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Stratified sampling
Explanations > Social Research > Sampling > Stratified sampling Use | Method | Example | Discussion | See also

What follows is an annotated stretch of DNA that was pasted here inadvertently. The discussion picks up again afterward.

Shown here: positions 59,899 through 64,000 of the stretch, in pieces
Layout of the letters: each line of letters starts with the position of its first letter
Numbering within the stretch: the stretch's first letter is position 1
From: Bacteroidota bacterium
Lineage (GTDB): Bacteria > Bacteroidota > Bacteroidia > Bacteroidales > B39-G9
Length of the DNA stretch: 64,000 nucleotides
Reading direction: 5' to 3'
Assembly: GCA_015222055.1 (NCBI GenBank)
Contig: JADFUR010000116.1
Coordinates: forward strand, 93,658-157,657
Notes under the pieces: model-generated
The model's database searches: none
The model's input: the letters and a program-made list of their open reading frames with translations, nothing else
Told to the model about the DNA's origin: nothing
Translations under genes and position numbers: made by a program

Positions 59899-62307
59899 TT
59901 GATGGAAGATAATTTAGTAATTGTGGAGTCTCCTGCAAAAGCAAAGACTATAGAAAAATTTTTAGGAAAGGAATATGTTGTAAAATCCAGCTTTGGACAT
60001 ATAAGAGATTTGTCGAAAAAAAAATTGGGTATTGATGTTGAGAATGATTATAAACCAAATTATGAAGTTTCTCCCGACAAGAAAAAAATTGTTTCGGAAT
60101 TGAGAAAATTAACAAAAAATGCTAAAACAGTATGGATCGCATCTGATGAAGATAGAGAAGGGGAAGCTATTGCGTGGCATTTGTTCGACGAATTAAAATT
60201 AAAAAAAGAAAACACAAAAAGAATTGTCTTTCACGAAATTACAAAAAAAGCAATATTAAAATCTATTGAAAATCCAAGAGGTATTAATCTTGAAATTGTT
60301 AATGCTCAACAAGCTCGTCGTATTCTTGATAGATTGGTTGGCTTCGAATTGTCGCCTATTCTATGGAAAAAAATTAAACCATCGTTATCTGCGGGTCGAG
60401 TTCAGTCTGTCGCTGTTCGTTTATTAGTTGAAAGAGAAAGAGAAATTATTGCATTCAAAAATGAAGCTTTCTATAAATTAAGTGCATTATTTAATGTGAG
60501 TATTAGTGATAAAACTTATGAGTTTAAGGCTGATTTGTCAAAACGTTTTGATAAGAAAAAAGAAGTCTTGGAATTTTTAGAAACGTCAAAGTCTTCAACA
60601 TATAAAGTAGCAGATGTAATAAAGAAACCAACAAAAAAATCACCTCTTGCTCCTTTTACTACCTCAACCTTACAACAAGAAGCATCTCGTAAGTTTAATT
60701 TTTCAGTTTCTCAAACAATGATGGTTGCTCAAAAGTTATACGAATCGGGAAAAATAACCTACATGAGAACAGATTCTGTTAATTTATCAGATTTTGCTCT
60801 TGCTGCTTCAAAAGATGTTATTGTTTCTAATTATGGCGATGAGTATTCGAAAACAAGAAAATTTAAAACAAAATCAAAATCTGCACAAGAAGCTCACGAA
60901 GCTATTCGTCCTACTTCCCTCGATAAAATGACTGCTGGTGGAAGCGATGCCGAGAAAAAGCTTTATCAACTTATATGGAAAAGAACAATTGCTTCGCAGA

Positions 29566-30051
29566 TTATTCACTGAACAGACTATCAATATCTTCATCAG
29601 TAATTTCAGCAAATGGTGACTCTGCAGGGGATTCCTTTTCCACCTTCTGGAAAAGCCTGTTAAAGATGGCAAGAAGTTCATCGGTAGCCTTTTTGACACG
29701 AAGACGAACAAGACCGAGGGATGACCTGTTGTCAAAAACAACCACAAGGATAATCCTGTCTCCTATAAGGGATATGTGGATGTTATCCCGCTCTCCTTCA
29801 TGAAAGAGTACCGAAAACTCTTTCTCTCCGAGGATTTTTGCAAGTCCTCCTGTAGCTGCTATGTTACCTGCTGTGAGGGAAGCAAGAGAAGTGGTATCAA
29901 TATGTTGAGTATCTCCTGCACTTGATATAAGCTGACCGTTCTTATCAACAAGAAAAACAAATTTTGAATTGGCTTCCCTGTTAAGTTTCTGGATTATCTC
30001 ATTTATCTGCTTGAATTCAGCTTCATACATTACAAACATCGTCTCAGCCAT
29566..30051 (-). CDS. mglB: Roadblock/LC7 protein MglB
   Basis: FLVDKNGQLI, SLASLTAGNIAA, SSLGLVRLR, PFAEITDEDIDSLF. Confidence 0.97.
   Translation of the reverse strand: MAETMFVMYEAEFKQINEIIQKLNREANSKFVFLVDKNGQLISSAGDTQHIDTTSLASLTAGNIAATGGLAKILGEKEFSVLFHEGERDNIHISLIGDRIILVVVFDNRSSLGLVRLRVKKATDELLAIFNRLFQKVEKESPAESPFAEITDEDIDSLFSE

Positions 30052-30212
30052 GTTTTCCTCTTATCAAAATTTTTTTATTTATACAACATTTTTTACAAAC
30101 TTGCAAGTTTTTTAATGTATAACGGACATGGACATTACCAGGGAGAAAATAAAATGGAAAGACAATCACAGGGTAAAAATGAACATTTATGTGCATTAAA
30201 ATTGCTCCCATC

UseUse it when there are smaller sub-groups that are to be investigated. Use it when you want to achieve greater statistical significance in a smaller sample. Use it to reduce standard error. MethodDivide the population up into a set of smaller non-overlapping sub-groups (strata), then do a simple random sample in each sub-group. Strata can be natural groupings, such as age ranges or ethnic origins. ExampleA high school student who is studying year-ten attitudes in the school uses registration tuition classes as strata and studies a random selection of students from each of these classes. In a company there are more men than women, but it is required to have each group equally represented. Two strata are thus created, of men and women, with an equal number in each. DiscussionStratification aims to reduce standard error by providing some control over variance. If you know that there are groups that must be included, for example men and women, then you can deliberately sample these in a due proportion. Proportionate stratified sampling takes the same proportion (sample fraction) from each stratum. Disproportionate stratified sampling takes a different proportion from different strata. This may be done to ensure minorities are adequately covered. If you do this, and want to make an estimate about the population, you will have to weight within-group estimates using the sampling fraction. If the groups are homogeneous (ie. have the same proportions of each attribute), and hence within-group variation is lower than the population, then stratified random sampling will give a statistically more accurate result than simple random sampling. Stratified sampling is sometimes called quota sampling or stratified random sampling. See also |
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